cinema-scope-issue-62This is the complete list of articles from the print magazine issue of Cinema Scope #62. We post selected articles from each issue on the site. For the complete content please subscribe to the magazine, or consider the instant digital download version. Articles available free online are linked below.


INTERVIEWS

The-Forbidden-Room-Guy-Maddin

Lost in the Funhouse: A Conversation with Guy Maddin and Evan Johnson on The Forbidden Room and Other Stories by Mark Peranson

In the Bedroom: Rodney Ascher’s The Nightmare by Adam Nayman

Circumnavigating Cinema: Kidlat Tahimik’s Balikbayan #1 Memories of Overdevelopment Redux III by Adam Cook and Daniel Kasman

FEATURES

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A Perfect Game: Kevin Jerome Everson’s Park Lanes by Michael Sicinski

Blackhat, White Noise: Michael Mann’s System of Objects by Andrew Tracy

That Sinking Feeling: Seeing Things in Don’t Look Now by José Teodoro

Blind, With a Gun: The Irrepressible Anarchy of Jean-Patrick Manchette by Christoph Huber

Time Regained: The Cinema of Nils Malmros by Jordan Cronk

Dancing on the Edge: Derek Jarman’s Will You Dance With Me? by Max Nelson

Of Time and the River: Mapping the Cinema of Luo Li by Shelly Kraicer

The Funniest Joke in the World: On Rick Alverson’s Entertainment by Phil Coldiron

FESTIVALS

Sundance by Blake Williams

COLUMNS

adieu au langage

Editor’s Note: Top Ten Films of 2014

Film/Art: Les Photos d’Alix (Cléo Roubaud) by Andréa Picard

Global Discoveries on DVD by Jonathan Rosenbaum

DVD Bonus: Sauve qui peut (la vie) by Jerry White

Books: Criterion Designs by Sean Rogers

Exploded View: Kenneth Anger’s Puce Moment by Chuck Stephens

CURRENCY

it follows

It Follows by Jason Anderson

White God by Samuel La France

Wild Tales by Quintín

WEB EXTRA

Timbuktu by Angelo Muredda

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From the Magazine

  • Cinema Scope 83 Table of Contents

    Interviews *DAU. Diary & Dialogue. Part One: A Living World, by Jordan Cronk The Land Demands Your Effort: C.W Winter (and Anders Edström) on The More →

  • The Land Demands Your Effort: C.W Winter (and Anders Edström) on The Works and Days (of Tayoko Shiojiri in the Shiotani Basin)

    Though the process of watching the onset of life’s end yields gut-wrenching moments, some recorded, some reconstructed, it makes little sense to extract one scene from the whole picture, as the film’s ultimate strength lies in its refusal to privilege, well, anything: an image of a tree means as much as a visit to an onsen, three people walking in the dark, a farmer hoeing her land, or a black screen with no image at all, only an intricately composed soundscape (as the quote introducing the film reads, “Until the moment you are dead you can still hear”). Make no mistake: though mortality is front and centre, this is a salute to the possibilities provided by cinema, a celebration of life. More →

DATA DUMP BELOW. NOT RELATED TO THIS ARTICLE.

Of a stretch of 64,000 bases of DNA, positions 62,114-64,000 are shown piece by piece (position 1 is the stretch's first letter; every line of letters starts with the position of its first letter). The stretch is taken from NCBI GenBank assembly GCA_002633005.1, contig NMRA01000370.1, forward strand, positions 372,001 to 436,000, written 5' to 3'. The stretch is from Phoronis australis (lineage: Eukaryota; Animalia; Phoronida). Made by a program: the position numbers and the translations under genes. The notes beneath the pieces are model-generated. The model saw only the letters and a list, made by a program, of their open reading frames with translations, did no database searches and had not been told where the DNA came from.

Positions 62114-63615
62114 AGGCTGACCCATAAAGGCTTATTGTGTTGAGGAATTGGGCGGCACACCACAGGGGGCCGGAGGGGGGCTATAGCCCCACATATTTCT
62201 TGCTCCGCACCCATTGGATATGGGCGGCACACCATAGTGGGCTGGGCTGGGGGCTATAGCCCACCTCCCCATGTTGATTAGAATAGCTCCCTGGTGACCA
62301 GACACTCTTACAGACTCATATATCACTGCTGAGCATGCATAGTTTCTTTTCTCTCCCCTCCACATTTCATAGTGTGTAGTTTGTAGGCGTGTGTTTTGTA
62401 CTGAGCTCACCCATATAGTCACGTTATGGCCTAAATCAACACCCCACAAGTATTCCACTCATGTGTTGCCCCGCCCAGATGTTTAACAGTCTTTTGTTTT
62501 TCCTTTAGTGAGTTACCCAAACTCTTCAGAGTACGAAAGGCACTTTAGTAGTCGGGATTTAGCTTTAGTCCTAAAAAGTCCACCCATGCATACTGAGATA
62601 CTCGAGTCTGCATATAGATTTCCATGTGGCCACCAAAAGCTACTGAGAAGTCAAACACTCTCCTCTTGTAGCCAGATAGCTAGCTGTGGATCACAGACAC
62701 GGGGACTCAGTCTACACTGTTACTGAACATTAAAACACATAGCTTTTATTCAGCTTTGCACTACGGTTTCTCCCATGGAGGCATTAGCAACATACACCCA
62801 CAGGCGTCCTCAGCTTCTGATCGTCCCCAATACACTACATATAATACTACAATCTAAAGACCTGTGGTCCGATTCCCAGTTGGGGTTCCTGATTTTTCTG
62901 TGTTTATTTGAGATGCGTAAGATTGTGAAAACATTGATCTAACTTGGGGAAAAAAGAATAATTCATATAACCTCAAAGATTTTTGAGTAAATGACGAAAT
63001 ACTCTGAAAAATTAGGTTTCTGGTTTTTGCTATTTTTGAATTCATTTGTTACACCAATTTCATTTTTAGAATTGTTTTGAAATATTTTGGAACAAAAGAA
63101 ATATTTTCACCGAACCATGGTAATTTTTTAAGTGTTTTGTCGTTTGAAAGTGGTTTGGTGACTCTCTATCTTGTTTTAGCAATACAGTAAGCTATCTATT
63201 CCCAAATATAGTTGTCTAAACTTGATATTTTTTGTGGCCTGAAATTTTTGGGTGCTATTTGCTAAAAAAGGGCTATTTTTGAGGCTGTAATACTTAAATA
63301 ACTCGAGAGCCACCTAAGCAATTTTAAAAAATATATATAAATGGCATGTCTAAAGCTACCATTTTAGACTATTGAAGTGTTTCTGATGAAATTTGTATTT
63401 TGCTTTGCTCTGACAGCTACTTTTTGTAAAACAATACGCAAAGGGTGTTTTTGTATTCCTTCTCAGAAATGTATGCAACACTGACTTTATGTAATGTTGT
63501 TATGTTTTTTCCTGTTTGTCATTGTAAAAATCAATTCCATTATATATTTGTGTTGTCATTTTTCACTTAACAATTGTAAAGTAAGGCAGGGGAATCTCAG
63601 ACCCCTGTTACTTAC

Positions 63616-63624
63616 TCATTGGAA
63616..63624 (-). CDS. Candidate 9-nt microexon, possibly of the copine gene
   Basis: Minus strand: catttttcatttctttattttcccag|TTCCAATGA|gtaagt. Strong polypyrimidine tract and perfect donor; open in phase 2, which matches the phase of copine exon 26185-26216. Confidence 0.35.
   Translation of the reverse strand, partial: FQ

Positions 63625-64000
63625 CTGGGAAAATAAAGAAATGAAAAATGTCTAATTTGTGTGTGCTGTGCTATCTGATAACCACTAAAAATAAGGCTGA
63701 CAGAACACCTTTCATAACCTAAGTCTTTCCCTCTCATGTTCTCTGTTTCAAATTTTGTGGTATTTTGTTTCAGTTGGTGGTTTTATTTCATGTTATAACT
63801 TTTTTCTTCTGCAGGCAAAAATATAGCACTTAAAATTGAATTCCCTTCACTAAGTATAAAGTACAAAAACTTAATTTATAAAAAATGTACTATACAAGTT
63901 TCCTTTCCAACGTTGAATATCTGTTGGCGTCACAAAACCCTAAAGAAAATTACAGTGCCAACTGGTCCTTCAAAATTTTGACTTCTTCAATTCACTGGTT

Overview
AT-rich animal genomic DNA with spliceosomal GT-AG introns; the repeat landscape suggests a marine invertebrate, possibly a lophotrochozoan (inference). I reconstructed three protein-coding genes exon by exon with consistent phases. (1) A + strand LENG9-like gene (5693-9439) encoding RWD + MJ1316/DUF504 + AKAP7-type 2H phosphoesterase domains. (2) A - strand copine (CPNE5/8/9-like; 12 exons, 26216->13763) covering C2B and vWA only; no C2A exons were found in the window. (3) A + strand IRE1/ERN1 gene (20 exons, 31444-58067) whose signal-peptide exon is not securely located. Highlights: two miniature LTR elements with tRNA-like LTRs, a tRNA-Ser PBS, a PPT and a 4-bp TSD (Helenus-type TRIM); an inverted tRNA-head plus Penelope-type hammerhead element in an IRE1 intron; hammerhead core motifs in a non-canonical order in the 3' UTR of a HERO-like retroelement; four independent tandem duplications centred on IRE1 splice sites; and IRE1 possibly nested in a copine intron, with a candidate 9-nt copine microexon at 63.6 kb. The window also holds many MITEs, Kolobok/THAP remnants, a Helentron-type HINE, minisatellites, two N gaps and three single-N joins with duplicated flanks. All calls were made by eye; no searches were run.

• DAU. Diary & Dialogue. Part One: A Living World

    At the press conference for the premiere of DAU. Natasha at this year’s Berlinale, director Ilya Khrzhanovsky pre-empted questions regarding the controversial methods involved in the realization of his 14-year passion project—collectively known as DAU—by contrasting the experiences of his actors with the everyday lives of their Soviet-era characters. “All the feelings [depicted in the film] are real,” he said, “but the circumstances are not real in which these feelings happen. More →

  • The Math of Love Triangles: Athina Rachel Tsangari’s Trigonometry

    The most arresting image in the new BBC Studios series Trigonometry (airing in the US this summer on HBO Max and in Canada on CBC Gem) comes in the fifth episode, when restaurateur Gemma (Thalissa Teixeira), in the middle of a difficult Nordic honeymoon getaway with her new husband Kieran (Gary Carr), goes on an evening field trip to see the Northern Lights. As Kieran sulks back at the hotel, she gazes up at a display that imbues the uncanny sensation—for the character, as well as the audience—of a planetarium-show special effect despite its you-are-there authenticity. More →

  • In Search of the Female Gaze

    The trope of a woman removing her glasses to suddenly reveal her great beauty is as familiar as it is eye-roll-inducing. She never looks that different, but her status as an erotic object changes immediately and immensely. A classic example is Dorothy Malone as a bookstore clerk in The Big Sleep (1946), but more recently there is Rachel Leigh Cook descending the stairs to the saccharine sounds of “Kiss Me” in She’s All That (1999). Give up your active gaze, this convention seems to say, and you will be alluring. More →